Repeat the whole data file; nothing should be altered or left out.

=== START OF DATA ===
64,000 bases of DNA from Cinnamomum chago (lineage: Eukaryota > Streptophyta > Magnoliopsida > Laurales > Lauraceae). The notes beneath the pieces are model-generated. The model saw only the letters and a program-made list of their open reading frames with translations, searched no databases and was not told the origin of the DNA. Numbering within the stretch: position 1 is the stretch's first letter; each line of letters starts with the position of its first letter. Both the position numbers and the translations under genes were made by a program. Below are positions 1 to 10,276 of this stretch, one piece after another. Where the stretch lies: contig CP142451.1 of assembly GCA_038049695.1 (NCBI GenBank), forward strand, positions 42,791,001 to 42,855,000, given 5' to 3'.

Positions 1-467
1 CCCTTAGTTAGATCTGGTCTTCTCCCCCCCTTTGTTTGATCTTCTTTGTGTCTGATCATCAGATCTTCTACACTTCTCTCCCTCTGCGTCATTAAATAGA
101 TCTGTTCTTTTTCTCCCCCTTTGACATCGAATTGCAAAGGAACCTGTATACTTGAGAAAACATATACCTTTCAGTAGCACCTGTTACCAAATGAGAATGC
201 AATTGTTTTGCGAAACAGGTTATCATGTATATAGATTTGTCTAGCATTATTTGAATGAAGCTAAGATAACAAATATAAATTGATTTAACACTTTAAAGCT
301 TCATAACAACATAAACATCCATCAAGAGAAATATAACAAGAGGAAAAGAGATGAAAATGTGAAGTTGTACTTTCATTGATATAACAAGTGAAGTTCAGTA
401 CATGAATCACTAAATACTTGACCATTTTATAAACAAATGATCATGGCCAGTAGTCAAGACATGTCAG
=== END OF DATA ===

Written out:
64,000 bases of DNA from Cinnamomum chago (lineage: Eukaryota > Streptophyta > Magnoliopsida > Laurales > Lauraceae). The notes beneath the pieces are model-generated. The model saw only the letters and a program-made list of their open reading frames with translations, searched no databases and was not told the origin of the DNA. Numbering within the stretch: position 1 is the stretch's first letter; each line of letters starts with the position of its first letter. Both the position numbers and the translations under genes were made by a program. Below are positions 1 to 10,276 of this stretch, one piece after another. Where the stretch lies: contig CP142451.1 of assembly GCA_038049695.1 (NCBI GenBank), forward strand, positions 42,791,001 to 42,855,000, given 5' to 3'.

Positions 1-467
1 CCCTTAGTTAGATCTGGTCTTCTCCCCCCCTTTGTTTGATCTTCTTTGTGTCTGATCATCAGATCTTCTACACTTCTCTCCCTCTGCGTCATTAAATAGA
101 TCTGTTCTTTTTCTCCCCCTTTGACATCGAATTGCAAAGGAACCTGTATACTTGAGAAAACATATACCTTTCAGTAGCACCTGTTACCAAATGAGAATGC
201 AATTGTTTTGCGAAACAGGTTATCATGTATATAGATTTGTCTAGCATTATTTGAATGAAGCTAAGATAACAAATATAAATTGATTTAACACTTTAAAGCT
301 TCATAACAACATAAACATCCATCAAGAGAAATATAACAAGAGGAAAAGAGATGAAAATGTGAAGTTGTACTTTCATTGATATAACAAGTGAAGTTCAGTA
401 CATGAATCACTAAATACTTGACCATTTTATAAACAAATGATCATGGCCAGTAGTCAAGACATGTCAG